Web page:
Leading Activists Demand Action at People’s Climate March

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Story Transcript

PROTESTER: If I say climate, you say justice! Climate!

CROWD: Justice!

PROTESTER: Climate!

CROWD: Justice!

PROTESTER: Climate!

CROWD: Justice!

~~~

PROTESTER: What do we want?

CROWD: Climate justice!

PROTESTER: When do we want it?

CROWD: Now!

PROTESTER: What do we want?

CROWD: Climate justice!

PROTESTER: When do we want it?

CROWD: Now!

~~~

OSCAR LEÓN, TRNN PRODUCER: This weekend in New York, thousands of people came to march against climate change, trying to mount pressure on the world leaders will be meeting in the United Nations.

Two hundred and ten thousand people, according to official estimates, and over 400,000 people according to others, took part in the People’s Climate March on September 21, 2014–on the streets of New York, the largest ever demonstration for climate justice in history took place.

The Real News spoke to national and international political leaders, activists, and civil society figures about why they were taking part and what they hope comes out of the march.

WAEL HMAIDAN, CLIMATE ACTION NETWORK INTERNATIONAL: We’re on the way to solving climate change. I think we are going to achieve enough political will. The question: are we going to do it in time to actually avoid catastrophic climate impacts?

DR. VAISHALI PATIL, ENVIRONMENTAL ACTIVIST AND SECRETARY OF ANKUR TRUST: I am here in this march because we are staying in the /wɛstərnkɑːrt/ of India, and in this /mɛstərngɑːrt/ there are a number of minings sanctioned, there are many, many cobalt projects sanctioned, and the largest nuclear power station of the world has been proposed in the Jaitapur, Maharashtra. We are fighting against this dirty energy. We are demanding a renewable energy. We are demanding that our government should opt for the green energy. And nuclear energy is not green and clean. Otherwise, the Chernobyl and Fukushima accident [today would (?)] not happen. When all the European countries are phasing out the nuclear power station, why we should be [imposed (?)] by the European countries and the multinational on the nuclear power station? So even if among the 125 countries my government is not [representing (?)] in UN, we the people of India are very much there in this march.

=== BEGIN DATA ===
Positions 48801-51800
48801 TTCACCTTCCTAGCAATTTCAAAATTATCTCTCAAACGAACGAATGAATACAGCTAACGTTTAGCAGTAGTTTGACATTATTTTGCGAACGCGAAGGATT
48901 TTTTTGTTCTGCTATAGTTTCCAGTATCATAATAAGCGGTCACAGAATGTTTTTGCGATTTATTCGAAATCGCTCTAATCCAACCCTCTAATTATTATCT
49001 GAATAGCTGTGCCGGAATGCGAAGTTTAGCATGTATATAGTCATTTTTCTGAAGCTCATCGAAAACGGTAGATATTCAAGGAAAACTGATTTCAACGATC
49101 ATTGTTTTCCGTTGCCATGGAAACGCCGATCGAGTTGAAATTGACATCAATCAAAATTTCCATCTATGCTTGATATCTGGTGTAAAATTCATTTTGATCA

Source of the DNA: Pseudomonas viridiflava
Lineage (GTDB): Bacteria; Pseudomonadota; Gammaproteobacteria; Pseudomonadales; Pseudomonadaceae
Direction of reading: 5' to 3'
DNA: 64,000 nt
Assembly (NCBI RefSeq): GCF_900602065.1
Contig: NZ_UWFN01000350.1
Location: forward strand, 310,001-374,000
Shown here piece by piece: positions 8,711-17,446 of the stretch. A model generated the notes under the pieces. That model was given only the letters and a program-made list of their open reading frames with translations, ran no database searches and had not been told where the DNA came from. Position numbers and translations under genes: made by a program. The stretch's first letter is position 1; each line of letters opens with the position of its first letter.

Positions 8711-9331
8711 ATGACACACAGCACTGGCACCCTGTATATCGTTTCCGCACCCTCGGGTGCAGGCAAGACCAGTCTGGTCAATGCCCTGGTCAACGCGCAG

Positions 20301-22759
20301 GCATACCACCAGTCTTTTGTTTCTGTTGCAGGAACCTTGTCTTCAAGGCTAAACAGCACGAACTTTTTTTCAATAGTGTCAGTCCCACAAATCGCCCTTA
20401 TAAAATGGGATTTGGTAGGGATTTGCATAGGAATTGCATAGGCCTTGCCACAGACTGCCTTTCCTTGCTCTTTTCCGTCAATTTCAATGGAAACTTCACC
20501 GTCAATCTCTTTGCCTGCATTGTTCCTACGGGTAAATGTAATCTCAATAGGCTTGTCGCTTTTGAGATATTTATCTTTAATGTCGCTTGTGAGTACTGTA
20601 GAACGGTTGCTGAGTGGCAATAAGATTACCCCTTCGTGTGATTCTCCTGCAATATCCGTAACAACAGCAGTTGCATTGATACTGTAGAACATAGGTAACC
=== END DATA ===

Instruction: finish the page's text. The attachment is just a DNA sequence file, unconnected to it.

MARY ROBINSON, FMR. PRESIDENT OF IRELAND, UN SPECIAL ENVOY FOR CLIMATE CHANGE: I think we have learned a lot since Copenhagen. First of all, this summit is taking place 15 months before the decision in Paris. Secondly, we know that there’s a lot happening all over the world on the climate issue. And there’s a New Climate Economy report that says that for every government now, it makes business sense for the government to reduce emissions, be more efficient, and move towards a carbon-neutral world. And that’s more jobs, better health, more equality, better for people. And that’s a big message.

So, at the same time, we need People’s Marches. We need everybody to demand of their leaders the kind of decision-making that is business as usual with a bit of greener touch. That’s not enough. We need to change course. We are on course for a four degree world, which would be catastrophic. We need to be on course to below two degrees. And that needs all the pressure that is here all over the world today, and we need to keep it up.

[PROTEST FOOTAGE]